The Secure & Independent Child

By Dina Halaseh, Educational Psychologist

Attachment theory helps us understand how a child›s early relationship with its caregivers has a profound effect that persists throughout life.

It is normal for children who are scared to seek out their primary caregiver›s presence to be comforted and cared for. By the same token, a child who is separated from her or his primary caretakers, feels anxiety and distress.

Relationships and attachments
Children have a natural desire to develop relationships with their caretakers from birth. Natural selection makes sure of this. Children who remain close to a caring adult are more likely to experience comfort and protection, and as a result, are more likely to survive into adulthood.

How is a successful attachment established, then? The main factors influencing attachment are nurturing and responsiveness. Although this may appear simple, the following might affect how and when attachments form:

1. Opportunity for attachment: some children may not have a primary caregiver, such as those raised in orphanages. Their circumstances may not allow them the chance to build the necessary level of trust to create an attachment
2. Quality caregiving: responding promptly and consistently helps children learn that they can depend on the adults who are in charge of looking after them

How do attachment styles show?
1. Secure attachment: children who can rely on their caregivers experience separation anxiety when these leave them, and feel happy when they return. They trust that the caregiver will come back. Children who are thus securely linked, feel safe asking their caretakers for assurance when they are scared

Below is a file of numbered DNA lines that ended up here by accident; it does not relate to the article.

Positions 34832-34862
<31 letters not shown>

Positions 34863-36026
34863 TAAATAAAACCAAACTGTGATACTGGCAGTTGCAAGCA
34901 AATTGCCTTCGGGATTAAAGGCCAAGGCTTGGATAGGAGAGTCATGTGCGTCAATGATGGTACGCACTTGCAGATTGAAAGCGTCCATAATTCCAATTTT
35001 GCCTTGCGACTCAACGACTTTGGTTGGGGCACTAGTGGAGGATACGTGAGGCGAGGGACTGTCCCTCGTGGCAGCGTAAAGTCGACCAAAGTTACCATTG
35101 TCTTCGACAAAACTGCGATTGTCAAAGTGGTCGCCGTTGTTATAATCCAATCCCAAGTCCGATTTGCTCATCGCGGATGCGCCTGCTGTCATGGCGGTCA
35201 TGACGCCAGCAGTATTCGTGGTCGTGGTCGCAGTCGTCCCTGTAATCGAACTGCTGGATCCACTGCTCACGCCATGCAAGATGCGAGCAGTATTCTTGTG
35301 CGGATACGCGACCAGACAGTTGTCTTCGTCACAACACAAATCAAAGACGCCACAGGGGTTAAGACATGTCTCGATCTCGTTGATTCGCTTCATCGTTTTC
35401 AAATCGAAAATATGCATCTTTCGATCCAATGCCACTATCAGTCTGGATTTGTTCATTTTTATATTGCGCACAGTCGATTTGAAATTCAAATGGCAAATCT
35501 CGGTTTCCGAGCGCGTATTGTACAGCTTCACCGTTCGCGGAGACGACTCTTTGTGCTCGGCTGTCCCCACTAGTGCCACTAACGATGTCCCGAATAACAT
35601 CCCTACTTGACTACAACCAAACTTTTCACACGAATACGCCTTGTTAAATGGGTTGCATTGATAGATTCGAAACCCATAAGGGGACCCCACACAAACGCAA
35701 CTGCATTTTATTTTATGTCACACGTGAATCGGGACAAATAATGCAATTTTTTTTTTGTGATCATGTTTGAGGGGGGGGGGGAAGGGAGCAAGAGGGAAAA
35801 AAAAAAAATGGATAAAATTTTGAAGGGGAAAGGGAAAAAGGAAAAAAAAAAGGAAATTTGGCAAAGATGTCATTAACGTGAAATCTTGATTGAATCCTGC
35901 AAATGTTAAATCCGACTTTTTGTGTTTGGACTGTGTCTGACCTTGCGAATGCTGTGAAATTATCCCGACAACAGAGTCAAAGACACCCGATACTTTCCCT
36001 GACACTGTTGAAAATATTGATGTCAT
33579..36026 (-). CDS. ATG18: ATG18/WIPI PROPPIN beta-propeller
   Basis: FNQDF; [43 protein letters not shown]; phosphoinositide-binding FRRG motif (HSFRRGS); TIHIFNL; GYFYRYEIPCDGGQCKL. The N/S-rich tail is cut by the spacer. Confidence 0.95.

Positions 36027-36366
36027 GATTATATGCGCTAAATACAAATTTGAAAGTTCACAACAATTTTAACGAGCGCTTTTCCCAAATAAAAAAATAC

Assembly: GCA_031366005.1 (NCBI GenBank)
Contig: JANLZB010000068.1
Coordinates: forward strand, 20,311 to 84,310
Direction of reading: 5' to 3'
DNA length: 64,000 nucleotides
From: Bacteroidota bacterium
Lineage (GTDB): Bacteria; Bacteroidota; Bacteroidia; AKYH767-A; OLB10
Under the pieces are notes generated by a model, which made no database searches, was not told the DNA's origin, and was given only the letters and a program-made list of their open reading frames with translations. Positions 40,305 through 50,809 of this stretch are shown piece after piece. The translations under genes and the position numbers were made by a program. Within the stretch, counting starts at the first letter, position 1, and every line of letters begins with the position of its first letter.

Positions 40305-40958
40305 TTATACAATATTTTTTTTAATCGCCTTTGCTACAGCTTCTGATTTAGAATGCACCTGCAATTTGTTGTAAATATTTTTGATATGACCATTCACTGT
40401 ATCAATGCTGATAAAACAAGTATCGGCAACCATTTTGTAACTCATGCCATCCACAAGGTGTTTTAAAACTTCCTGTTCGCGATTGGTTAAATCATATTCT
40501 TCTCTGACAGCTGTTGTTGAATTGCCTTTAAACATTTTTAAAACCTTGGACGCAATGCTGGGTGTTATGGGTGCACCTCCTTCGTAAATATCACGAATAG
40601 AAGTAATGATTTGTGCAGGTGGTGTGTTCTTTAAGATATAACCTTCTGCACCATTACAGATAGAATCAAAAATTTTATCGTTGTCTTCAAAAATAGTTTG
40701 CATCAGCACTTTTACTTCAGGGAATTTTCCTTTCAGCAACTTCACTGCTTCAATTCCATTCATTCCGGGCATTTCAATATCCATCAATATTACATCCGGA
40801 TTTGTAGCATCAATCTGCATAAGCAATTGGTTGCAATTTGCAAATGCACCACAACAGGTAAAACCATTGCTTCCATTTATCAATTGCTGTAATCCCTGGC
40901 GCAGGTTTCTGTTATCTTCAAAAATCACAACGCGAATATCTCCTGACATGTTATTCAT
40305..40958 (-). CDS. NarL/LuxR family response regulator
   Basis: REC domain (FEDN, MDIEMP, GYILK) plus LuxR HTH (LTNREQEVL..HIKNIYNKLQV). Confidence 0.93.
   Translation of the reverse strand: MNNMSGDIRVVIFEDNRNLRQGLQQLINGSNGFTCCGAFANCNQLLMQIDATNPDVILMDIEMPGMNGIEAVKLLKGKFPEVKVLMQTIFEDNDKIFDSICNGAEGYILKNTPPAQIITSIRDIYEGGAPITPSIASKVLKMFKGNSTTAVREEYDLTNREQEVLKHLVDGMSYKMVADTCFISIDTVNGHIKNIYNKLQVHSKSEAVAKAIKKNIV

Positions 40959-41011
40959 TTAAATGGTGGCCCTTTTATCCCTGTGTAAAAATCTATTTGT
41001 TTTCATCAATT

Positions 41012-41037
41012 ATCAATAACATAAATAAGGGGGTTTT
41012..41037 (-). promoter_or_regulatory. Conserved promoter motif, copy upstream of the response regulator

2. Ambivalent attachment: these are the children whose primary caregivers fail to meet their children›s needs, they are not really available for their children
3. Avoidant attachment: children who have this type of attachment avoid their parents or other caregivers and they do not prefer their parents over total strangers over their parents. This is usually the result of having abusive or uncaring caretakers. For example, children who are scolded harshly or hit for asking for assistance from a caregiver will learn to avoid asking for help as much as possible
4. Disorganised attachment: these kids exhibit a puzzling blend of behaviours, appearing lost or confused. Inconsistent caregiver actions, attitude and behaviours is probably the reason behind the lack of a distinct attachment pattern. In these situations, parents may act as a source of both comfort and fear, resulting in inconsistent behaviour
According to research, failing to establish secure attachments at a young age can have consequences in adult relationships.

Infants that are secure growing up are likely to have higher self-esteem and greater independence. These kids also tend to do better academically, create strong social bonds and are less anxious and depressed.

You can contact Dina Halaseh at